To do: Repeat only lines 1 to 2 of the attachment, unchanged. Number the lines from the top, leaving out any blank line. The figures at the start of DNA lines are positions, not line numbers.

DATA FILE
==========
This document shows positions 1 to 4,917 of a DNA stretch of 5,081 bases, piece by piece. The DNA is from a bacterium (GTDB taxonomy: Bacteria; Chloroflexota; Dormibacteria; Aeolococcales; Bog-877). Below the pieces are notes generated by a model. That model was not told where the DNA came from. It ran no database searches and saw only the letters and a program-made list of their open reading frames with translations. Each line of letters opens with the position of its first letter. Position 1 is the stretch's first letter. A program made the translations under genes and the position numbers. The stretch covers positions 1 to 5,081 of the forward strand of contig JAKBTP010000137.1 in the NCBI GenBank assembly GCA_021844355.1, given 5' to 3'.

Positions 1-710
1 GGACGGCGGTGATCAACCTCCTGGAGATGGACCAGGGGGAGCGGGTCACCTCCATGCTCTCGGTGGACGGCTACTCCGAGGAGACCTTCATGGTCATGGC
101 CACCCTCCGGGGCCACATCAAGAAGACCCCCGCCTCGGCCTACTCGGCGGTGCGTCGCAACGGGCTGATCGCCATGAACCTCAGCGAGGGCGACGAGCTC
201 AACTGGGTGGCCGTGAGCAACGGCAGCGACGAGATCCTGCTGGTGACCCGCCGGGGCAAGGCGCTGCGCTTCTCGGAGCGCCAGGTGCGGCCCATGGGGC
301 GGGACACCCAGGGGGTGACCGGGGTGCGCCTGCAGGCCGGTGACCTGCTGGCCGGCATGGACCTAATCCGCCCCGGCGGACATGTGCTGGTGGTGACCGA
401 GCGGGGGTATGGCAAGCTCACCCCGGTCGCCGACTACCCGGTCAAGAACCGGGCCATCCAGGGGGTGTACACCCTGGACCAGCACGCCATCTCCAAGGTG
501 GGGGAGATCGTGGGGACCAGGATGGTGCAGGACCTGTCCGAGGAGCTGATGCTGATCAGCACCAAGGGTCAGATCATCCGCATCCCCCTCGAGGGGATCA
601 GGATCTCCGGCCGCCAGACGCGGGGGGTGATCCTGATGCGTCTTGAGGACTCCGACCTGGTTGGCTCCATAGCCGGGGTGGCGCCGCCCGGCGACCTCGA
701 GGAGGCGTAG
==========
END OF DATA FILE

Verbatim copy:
This document shows positions 1 to 4,917 of a DNA stretch of 5,081 bases, piece by piece. The DNA is from a bacterium (GTDB taxonomy: Bacteria; Chloroflexota; Dormibacteria; Aeolococcales; Bog-877). Below the pieces are notes generated by a model. That model was not told where the DNA came from. It ran no database searches and saw only the letters and a program-made list of their open reading frames with translations. Each line of letters opens with the position of its first letter. Position 1 is the stretch's first letter. A program made the translations under genes and the position numbers. The stretch covers positions 1 to 5,081 of the forward strand of contig JAKBTP010000137.1 in the NCBI GenBank assembly GCA_021844355.1, given 5' to 3'.

Positions 1-710